Press the edges up on the lines.  Set the bottom piece down and place the foam on top. Glue around all the edges and set the top pattern in place. 

Use your fingers to press the two edges together.  Then make an edge strip by cutting a long ribbon of fabric three times the thickness of the foam (1/2" in my case). Fold over in
thirds and press.  Glue down the flaps.  Run glue around the entire edge of the cushion and apply the edge strip, starting in the most inconspicuous corner.
Add piping to the edges by applying a thin line of glue over the seam and lying the cord on top, starting and ending in the most inconspicuous corner. I used my handy-dandy Crazy Cords machine to make my piping, but any appropriate-sized cording will do.
Look: striped and toil cushions on the chair, LOL!
Again: NO sewing involved!  I'm now looking for a complimentary fabric for a few toss pillows...perhaps I'll find some at the Chicago International?  We're leaving in just a few days...OMG, my face! My hair! My nails!

Will I see you there?

Wednesday, April 10, 2013

Backtracking a Little Bit

Happy Spring!  Woke up today to an inch of new snow on the ground with a whole foot possible tonight!  Oh wells, best just not to think about it --right?-- and dig in on the Bedchamber...

Because I changed my original plan and hung two chandeliers downstairs in the Library instead of one, I had to make a whole, new plank floor for my Bedchamber.  But this gives me the opportunity to show you how I wired the chandeliers, since Elga and Fi are on that subject.  (Sorry the photo is so blurry --I had to take it, one-handed)!  Anyway, as you see I made small trap doors over the chandeliers and routed out a shallow 'junction box' to house the wires in case something goes awry --as it often seems to do.  The traps are hidden under rugs and I like to pretend my dolls are in constant peril, LOL!  Ray gave me the junction box idea back when I started wiring my first room, the Entrance Hall, its checkered, marble floor can be glimpsed to the bottom left. It's worked out great in all the rooms, so thanks a bunch, Ray!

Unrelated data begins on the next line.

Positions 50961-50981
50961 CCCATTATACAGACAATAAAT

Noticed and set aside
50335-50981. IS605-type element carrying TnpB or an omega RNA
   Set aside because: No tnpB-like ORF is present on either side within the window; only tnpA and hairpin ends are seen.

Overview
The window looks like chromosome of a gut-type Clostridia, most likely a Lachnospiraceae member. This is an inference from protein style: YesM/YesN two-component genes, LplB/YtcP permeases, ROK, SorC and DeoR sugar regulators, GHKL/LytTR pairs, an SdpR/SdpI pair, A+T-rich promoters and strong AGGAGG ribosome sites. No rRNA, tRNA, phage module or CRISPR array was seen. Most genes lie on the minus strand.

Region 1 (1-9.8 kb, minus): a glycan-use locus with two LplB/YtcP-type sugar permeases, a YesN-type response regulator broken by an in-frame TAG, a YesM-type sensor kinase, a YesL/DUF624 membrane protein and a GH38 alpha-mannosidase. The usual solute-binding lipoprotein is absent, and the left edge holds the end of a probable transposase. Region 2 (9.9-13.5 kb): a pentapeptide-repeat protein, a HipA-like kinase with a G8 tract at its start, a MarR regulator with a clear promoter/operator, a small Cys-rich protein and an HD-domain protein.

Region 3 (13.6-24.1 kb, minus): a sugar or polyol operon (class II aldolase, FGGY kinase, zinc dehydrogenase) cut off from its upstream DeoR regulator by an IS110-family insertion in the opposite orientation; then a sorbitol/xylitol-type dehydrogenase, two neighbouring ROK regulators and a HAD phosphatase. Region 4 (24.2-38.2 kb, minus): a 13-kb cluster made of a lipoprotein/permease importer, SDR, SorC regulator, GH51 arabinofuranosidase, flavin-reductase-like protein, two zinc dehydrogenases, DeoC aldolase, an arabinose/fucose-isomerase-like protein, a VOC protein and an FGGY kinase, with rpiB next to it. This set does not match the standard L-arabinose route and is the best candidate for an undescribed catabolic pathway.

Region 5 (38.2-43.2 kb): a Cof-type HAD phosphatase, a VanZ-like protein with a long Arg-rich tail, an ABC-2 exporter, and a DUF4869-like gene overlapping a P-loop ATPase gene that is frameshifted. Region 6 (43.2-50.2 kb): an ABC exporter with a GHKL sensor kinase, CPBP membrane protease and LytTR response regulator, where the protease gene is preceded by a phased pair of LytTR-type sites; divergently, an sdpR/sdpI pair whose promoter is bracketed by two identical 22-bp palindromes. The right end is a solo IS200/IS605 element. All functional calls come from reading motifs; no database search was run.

And now, the fun part!  after cutting the illustration board to fit all three walls (and doing several, careful 'dry fits' to make sure everything lines up), you can start decorating.  I always start with the 'back wall.'  I papered the illustration board panel with my toile wallpaper, which I'm absolutely coo-coo for.  It was completely worth the six, long weeks I waited for it! I like to use Super 77 Spray Mount from 3-M for my wallpaper but I know some of you hate it!  Here's a little tip: instead of cutting the paper to fit the panel, wrap it around the panel and secure with white glue in back.  Not only will the paper never peel away, it finishes the visible edges off beautifully.  The moldings are from the Lawbre Company, the skirting is an inch wide and makes an elegant statement in an otherwise plain room.  The cornice, also from Lawbre, is a classic egg and dart design.  I hung a picture frame molding about an inch and a half from the top of the wall and here is where I started the wallpaper.  This leaves a nice, wide frieze at the top of the wall, which I decided to leave plain.  Less is sometimes more!  I already showed you the lovely door surround I made from bits of scrap.  And I can never resist playing with artwork even at this early phase: the silhouette portraits are vintage 1950's pieces from an old, dismantled dollhouse.